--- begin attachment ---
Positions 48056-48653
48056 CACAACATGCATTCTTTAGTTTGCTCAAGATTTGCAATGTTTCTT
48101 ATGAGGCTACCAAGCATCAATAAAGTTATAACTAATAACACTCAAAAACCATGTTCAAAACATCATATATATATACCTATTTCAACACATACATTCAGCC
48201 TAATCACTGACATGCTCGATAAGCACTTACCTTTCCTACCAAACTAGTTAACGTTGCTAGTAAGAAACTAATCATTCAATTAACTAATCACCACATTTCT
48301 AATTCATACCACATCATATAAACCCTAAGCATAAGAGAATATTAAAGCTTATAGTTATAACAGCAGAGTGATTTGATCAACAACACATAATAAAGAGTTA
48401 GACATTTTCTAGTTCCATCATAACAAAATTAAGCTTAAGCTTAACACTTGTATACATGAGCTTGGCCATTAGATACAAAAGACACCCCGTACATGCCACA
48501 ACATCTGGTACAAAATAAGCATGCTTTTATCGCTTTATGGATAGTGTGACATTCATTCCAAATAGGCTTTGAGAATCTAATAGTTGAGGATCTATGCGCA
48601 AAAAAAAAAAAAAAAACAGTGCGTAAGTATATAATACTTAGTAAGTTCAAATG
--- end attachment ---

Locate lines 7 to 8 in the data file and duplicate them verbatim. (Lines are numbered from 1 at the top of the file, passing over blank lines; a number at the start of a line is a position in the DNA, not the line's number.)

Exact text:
48501 ACATCTGGTACAAAATAAGCATGCTTTTATCGCTTTATGGATAGTGTGACATTCATTCCAAATAGGCTTTGAGAATCTAATAGTTGAGGATCTATGCGCA
48601 AAAAAAAAAAAAAAAACAGTGCGTAAGTATATAATACTTAGTAAGTTCAAATG